Others suggested that reporters cannot hold themselves above the law.
In the end, for me, it came down to the fundamental obligations of journalism.
We interview accused killers because it isn’t fair to write stories based only on police accounts — because experience tells us that police make mistakes.
If journalists allow themselves to be used as government snitches, our promises of fairness and impartiality are meaningless.
People should feel free to call us collect from the jail, just as confidential sources should feel safe with our promises — no matter how distasteful or inconvenient it might be for the government.
I went to jail to protect not a child killer, but my credibility with the next guy and the woman after that — one of whom will be the victim of police errors or abuse, one of whom will be innocent, one of whom could be you.
I spent 15 days in jail before a federal judge let me out to fight my appeals.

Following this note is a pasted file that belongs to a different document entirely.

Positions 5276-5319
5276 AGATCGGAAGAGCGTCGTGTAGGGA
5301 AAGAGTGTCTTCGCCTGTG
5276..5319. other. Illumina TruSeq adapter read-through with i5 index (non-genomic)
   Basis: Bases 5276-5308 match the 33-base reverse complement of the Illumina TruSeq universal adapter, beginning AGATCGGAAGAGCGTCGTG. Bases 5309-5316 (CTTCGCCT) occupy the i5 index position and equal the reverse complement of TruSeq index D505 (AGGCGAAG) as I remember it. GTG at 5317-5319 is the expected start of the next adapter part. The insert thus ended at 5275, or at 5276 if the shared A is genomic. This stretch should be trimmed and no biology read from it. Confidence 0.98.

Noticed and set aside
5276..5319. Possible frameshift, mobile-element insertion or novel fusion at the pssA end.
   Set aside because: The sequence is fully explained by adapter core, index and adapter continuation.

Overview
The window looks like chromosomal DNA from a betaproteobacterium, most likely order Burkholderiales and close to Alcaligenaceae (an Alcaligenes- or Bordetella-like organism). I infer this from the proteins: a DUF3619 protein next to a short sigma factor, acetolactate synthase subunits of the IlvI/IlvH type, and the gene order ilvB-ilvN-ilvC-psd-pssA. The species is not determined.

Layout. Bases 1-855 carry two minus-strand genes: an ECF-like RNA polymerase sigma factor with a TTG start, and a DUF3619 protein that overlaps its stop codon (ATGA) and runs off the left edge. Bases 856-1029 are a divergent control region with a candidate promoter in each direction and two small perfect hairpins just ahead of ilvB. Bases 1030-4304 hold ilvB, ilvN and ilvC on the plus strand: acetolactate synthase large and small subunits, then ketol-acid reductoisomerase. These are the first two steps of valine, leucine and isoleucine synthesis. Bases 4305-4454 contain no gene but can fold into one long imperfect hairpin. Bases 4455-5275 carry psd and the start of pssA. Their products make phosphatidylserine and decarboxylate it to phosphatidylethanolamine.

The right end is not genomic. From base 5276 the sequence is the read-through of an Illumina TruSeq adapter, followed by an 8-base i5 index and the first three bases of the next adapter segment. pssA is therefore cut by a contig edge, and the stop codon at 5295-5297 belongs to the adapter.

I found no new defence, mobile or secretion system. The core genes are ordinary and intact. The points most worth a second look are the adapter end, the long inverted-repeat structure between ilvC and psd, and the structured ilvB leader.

The child killer was convicted without me.
The ordeal taught me that a free press doesn’t belong to journalists. It belongs to you, our readers. It is not ours to squander with our excuses. I learned that we cannot earn respect for these principles by compromising them.
I have a file folder containing more than a dozen subpoenas I received before going to jail. I don’t need one for the subpoenas I’ve received since.
There aren’t any.
It’s a terrible thing to ask a reporter to go to jail for doing her job. But the time has come to stand up and demonstrate that these principles — ones we mostly just argue in legal briefs and op-ed pieces — are worthy of that sacrifice.
The time has come to stop feeding the alligator.
David Kidwell is a Miami Herald staff writer. He can be reached at dkidwell@ herald.com.